David Sanger. Confront and Conceal: Obama’s Secret Wars and Surprising Use of American Power. New York: Crown Publishers, 2012. Pages: xx + 476. Price: US $ 28.00. Hardback. ISBN: 978-0-307-71802-0.
David Sanger’s Confront and Conceal: Obama’s Secret Wars and Surprising Use of American Power is a fast-paced journalistic account of the first three years of the Obama presidency. Sanger, in addition to providing an enticing narrative, also attempts to determine the nature and dimensions of the “Obama Doctrine.” While the narrative is high-octane and quite absorbing, it is Sanger’s pursuit of the Obama Doctrine that sets Confront and Conceal apart from other accounts of Obama’s first term as US president.
Substantively, the Obama Doctrine applies realism to the projection of American power and regards the George W. Bush administration’s attempts to assert US dominance as hubristic and wasteful of vital time and resources. This realism lay at the heart of Obama’s assessment that US involvement in Afghanistan was futile if the went beyond the minimum required to prevent international terrorist organizations from regrouping there. Politically, the US had long lost the war because its local allies were incapable of providing real leadership to the Afghan people while public opinion in the West was unwilling to countenance the prospect of perpetual deployment and nation-building in Afghanistan. Economically, the nominal price tag of the war was steep and the cost to the United States in terms of distraction from domestic renewal was unacceptable. The surge that Obama authorized at the start of his presidency was meant to demonstrate that the US had done all it could within existing political constraints to help the Kabul regime while imposing an exit date to mollify public opinion at home and serve notice to its local allies that would soon have to deal with the Afghanistan situation on their own. Rationalizing US military commitments in Iraq and Afghanistan was thus the prime goal of Obama’s foreign policy. The first element of the Obama Doctrine that emerges is that offensive wars involving costly, open-ended occupations of other countries are not realistic options and the enlargement of objectives is to be avoided until strategic exhaustion is reversed.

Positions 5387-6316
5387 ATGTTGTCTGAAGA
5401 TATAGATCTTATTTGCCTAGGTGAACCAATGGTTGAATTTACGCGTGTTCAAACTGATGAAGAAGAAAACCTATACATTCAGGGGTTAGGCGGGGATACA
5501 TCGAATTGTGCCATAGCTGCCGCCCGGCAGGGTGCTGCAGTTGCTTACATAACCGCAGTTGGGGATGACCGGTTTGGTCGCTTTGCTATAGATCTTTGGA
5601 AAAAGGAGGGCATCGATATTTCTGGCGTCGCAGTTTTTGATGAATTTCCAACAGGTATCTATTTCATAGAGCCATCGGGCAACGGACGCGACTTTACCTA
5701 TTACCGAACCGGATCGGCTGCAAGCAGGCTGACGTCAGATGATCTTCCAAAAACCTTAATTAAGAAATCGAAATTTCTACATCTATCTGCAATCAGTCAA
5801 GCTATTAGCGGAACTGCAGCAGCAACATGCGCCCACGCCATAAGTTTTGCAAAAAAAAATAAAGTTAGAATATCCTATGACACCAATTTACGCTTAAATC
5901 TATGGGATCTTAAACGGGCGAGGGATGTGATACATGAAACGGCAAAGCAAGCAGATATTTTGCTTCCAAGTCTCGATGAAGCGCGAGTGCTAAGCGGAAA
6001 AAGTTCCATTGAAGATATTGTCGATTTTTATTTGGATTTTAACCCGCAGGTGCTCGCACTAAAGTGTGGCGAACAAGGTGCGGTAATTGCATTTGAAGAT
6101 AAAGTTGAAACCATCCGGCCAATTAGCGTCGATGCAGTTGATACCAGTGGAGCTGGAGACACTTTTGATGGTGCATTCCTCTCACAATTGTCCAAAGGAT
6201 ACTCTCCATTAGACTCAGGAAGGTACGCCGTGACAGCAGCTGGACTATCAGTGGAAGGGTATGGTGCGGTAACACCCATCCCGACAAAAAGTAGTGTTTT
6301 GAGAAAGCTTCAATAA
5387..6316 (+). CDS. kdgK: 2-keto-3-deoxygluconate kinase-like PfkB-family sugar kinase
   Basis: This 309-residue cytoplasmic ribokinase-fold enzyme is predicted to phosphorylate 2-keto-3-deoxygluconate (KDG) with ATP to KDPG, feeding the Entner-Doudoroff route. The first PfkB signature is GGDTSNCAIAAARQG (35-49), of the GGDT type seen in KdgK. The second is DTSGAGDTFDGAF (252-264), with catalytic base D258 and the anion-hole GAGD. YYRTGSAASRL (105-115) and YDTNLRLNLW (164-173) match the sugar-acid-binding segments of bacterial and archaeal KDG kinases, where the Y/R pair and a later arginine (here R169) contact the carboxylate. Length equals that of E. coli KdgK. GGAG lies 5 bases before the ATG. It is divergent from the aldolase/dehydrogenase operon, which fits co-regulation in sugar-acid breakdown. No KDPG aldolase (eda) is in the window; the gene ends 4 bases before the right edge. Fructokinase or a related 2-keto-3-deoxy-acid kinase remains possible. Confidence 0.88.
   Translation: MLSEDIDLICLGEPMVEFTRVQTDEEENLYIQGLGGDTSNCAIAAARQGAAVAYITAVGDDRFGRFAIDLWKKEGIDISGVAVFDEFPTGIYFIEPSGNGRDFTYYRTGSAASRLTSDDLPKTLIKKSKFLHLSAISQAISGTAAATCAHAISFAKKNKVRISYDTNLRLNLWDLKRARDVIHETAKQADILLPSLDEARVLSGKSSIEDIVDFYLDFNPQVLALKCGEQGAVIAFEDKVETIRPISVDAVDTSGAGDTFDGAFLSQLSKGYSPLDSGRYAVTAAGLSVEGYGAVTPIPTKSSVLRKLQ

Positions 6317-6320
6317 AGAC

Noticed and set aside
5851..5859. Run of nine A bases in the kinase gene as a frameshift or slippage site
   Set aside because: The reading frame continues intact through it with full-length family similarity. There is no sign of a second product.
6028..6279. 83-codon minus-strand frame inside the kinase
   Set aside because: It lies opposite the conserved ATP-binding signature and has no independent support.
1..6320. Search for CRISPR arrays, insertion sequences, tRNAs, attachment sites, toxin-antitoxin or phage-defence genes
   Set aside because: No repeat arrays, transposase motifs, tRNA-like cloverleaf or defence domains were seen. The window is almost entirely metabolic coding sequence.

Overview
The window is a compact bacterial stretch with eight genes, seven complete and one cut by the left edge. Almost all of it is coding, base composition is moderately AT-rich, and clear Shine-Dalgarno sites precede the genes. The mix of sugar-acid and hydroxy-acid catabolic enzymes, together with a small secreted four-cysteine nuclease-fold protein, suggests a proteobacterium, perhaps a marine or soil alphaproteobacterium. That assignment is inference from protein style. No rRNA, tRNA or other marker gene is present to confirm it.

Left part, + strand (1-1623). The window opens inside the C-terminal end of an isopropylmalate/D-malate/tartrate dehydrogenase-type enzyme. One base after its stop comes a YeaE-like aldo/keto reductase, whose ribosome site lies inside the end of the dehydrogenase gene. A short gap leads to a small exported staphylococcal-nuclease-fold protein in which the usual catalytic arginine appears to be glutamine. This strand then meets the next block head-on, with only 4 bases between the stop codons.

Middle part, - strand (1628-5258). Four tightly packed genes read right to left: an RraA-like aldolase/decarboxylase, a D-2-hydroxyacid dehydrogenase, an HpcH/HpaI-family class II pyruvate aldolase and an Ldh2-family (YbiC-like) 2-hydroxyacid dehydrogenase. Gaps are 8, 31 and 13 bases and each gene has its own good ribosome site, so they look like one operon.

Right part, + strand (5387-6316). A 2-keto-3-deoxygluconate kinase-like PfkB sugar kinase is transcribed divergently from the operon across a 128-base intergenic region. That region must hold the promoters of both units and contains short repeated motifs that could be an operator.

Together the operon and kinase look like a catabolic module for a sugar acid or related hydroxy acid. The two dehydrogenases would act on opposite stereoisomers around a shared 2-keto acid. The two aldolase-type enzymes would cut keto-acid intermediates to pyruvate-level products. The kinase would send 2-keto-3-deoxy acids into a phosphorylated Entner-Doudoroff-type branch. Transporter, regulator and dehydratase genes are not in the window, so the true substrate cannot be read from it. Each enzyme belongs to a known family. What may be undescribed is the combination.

Exhaustion, owing to military over-stretch abroad and political and economic difficulties at home, meant that the Obama administration has been an enthusiastic practitioner of intelligence-based attacks on US enemies. Sanger describes how Obama was intimately involved in the development and deployment of cyber weapons, drones and special operations. The idea is to go after those entities and individuals that threaten US and allied interests, but do so in a way that is concealed. This approach is far cheaper in terms of blood and treasure, can be kept quiet for much longer, is often diplomatically more manageable than sanctions, and helps buy time. The use of cyber worms to disrupt Iran’s nuclear program is a particularly instructive illustration of this approach. In 2008, the US could not afford to get embroiled in a war with Iran and it knew that the Iranians were racing to acquire nuclear weapons capability. An Iran with such capability was unacceptable to both the United States and its regional allies. At the same time surgical aerial bombardment of Iranian facilities would not lead to the destruction of the program and provoke a conventional response elsewhere in the region. By employing cyber attacks to delay the Iranian program, Obama bought time to wind down the war in Iraq and set in motion the surge-and-exit strategy in Afghanistan. As the US military presence in Iraq and Afghanistan draws down, US military options against Iran will increase, for dismantling Tehran’s nuclear program will require troops on the ground to inhibit Iran’s conventional retaliation and secure its nuclear facilities. The second element of the Obama doctrine, therefore, is that US policy should methodically employ asymmetric and unconventional power to keep enemies off balance, provide alternatives to all out war, and secure breathing room.